Skip to content
New issue

Have a question about this project? Sign up for a free GitHub account to open an issue and contact its maintainers and the community.

By clicking “Sign up for GitHub”, you agree to our terms of service and privacy statement. We’ll occasionally send you account related emails.

Already on GitHub? Sign in to your account

Backwards-incompatible changes - SUBSCRIBE TO THIS THREAD if you use trio! #1

Open
njsmith opened this issue Jan 22, 2017 · 9 comments
Open

Comments

@njsmith
Copy link
Member

@njsmith njsmith commented Jan 22, 2017

Stability is great for users! It lets them focus on solving their problem without worrying about their platform shifting under their feet. But stability is also bad for users! It means that anywhere an API is error-prone or hard to use or missing important functionality, they're stuck with it. Making the optimal trade-off here is tricky and context-dependent.

Trio is a very young project, that contains lots of new ideas, and that doesn't have much code built on top of it yet. So as we build things with it we'll probably discover places where the API is less awesome than desired, and for now we'll be relatively aggressive about fixing them. Hopefully we won't discover any real stinkers, but you never know. Then over time we'll gradually transition over to become more stable as we flush out the bad stuff and get more users.

This means that if you're an early adopter of Trio, it'd be good to have some strategy to make this as painless as possible. Our suggestions:

  • Pin your version. For example, in your install_requires= or requirements.txt, do not write: trio >= 0.1.0. Instead, write: trio ~= 0.1.0.

    • You can also use == if you prefer. The difference is that while both == 0.1.0 and ~= 0.1.0 will disallow upgrading to 0.2.0, ~= allows upgrading to 0.1.1 but == 0.1.0 does not. Our intention is that 0.x.y and 0.x.(y+1) will be backwards compatible.
  • Please do report back on how trio is working out for you, e.g. by posting a comment on this issue.

    • Especially any rough spots you ran into where the API wasn't as helpful as it could be.
    • Especially if you didn't run into any rough spots, because that information is incredibly valuable in helping us decide when to declare things stable!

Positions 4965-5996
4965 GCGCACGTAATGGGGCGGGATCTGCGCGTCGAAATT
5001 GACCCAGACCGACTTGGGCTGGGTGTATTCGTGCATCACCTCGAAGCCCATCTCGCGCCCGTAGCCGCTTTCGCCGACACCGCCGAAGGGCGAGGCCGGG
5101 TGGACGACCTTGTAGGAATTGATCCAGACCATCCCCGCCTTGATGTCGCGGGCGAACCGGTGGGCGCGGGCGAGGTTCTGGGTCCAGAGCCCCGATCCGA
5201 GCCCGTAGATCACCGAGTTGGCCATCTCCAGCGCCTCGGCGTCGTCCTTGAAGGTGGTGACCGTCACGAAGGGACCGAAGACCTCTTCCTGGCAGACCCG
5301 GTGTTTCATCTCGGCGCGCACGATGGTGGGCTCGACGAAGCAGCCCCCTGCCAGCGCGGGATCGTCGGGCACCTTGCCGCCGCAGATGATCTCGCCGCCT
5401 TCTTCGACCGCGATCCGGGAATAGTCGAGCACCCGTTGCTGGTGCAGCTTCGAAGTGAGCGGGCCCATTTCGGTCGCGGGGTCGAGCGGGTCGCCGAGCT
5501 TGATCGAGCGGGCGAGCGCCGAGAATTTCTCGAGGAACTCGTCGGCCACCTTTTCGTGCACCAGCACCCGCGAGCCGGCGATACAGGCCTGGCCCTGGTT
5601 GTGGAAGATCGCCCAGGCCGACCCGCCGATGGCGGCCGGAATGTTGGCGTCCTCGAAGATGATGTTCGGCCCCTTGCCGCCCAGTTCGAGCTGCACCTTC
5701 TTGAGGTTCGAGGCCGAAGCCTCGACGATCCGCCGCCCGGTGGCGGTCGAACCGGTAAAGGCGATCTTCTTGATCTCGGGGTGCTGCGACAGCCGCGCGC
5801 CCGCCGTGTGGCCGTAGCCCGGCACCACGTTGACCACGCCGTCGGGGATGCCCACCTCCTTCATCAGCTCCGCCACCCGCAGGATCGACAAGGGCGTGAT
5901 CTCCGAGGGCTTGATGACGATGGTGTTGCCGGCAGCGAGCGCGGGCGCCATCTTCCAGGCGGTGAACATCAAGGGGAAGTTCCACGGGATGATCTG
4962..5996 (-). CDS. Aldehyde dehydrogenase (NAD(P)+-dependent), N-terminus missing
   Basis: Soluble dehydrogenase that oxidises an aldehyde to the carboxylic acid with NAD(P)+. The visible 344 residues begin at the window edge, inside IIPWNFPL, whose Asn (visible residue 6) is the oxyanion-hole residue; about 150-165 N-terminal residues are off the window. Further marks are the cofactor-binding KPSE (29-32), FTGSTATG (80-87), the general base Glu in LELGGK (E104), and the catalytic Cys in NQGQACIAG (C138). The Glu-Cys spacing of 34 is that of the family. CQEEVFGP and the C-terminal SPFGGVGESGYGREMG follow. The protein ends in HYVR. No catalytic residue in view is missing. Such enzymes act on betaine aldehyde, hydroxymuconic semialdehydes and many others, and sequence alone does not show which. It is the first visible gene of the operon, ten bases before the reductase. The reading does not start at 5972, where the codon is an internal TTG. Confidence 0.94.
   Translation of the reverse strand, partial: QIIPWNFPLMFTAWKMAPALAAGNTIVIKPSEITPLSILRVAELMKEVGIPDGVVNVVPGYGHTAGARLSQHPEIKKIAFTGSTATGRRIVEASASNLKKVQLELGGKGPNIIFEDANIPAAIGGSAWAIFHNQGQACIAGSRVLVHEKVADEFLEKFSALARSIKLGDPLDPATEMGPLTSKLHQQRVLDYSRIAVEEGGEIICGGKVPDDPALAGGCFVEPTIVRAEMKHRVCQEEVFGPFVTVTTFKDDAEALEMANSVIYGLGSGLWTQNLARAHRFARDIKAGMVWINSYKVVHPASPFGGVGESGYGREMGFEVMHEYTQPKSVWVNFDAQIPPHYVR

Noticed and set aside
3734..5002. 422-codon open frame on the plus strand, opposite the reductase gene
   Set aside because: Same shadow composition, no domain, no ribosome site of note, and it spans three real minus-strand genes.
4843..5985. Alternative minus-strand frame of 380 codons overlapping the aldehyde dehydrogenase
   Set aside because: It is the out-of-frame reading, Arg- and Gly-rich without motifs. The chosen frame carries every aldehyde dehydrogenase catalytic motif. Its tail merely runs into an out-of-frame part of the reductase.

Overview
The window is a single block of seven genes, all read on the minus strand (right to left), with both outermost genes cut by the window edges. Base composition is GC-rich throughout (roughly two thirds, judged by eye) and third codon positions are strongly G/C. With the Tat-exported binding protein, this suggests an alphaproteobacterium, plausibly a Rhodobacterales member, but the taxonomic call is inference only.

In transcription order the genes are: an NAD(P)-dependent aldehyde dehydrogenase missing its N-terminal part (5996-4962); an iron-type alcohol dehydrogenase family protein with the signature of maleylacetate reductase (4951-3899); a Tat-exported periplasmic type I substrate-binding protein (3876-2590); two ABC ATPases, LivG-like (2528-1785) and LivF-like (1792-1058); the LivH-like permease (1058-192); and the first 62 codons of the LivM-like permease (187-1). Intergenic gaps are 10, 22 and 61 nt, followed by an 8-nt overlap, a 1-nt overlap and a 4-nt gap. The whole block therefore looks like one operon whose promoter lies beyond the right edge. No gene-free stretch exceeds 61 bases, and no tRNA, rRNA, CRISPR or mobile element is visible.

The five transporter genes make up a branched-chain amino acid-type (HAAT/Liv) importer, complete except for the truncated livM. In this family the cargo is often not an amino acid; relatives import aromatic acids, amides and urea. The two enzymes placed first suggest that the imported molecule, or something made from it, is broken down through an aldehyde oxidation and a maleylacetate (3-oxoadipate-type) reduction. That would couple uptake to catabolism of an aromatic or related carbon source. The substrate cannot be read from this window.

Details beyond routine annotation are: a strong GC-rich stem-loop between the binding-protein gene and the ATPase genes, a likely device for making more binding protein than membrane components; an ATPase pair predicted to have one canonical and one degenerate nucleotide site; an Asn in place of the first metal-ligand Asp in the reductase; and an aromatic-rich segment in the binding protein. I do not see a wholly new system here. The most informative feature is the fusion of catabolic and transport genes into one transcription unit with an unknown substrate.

• Subscribe to this issue (for example, by pressing the little "Subscribe" button in the right column →). We'll bring up backwards-incompatible changes here before we make them, so this will give you fair warning and a chance to give feedback.

@njsmith njsmith changed the title Missing feature: sendfile [discussion] Backwards-incompatible changes - if you use trio, you should subscribe to this thread Feb 11, 2017
@njsmith njsmith changed the title [discussion] Backwards-incompatible changes - if you use trio, you should subscribe to this thread Backwards-incompatible changes - SUBSCRIBE TO THIS THREAD if you use trio! Feb 11, 2017
@njsmith njsmith mentioned this issue Jun 22, 2017
@njsmith
Copy link
Member Author

@njsmith njsmith commented Sep 16, 2017

ahem tap tap is this thing on? Github doesn't give any way to see who's subscribed to an issue, so maybe I'm just talking to myself? Anyway, if anyone is listening, then welcome to the first update on backwards incompatibility in Trio. I think as far as the code goes what's in master right now is pretty much what will be in 0.2.0, but I still want to do some doc updates so it'll still probably be a few days before the actual release. That means that now would be a great time to read this and check out master and let me know if I've made any embarrassing mistakes or am gratuitously inconveniencing anyone.

In general, it turns out that there are very few actual breaking changes in 0.2.0; almost all the changes were easy enough to slap a small layer of back-compat shims on top of. The shims all print noisy TrioDeprecationWarnings that attempt to contain helpful information – suggestions for how to make them more helpful are welcome.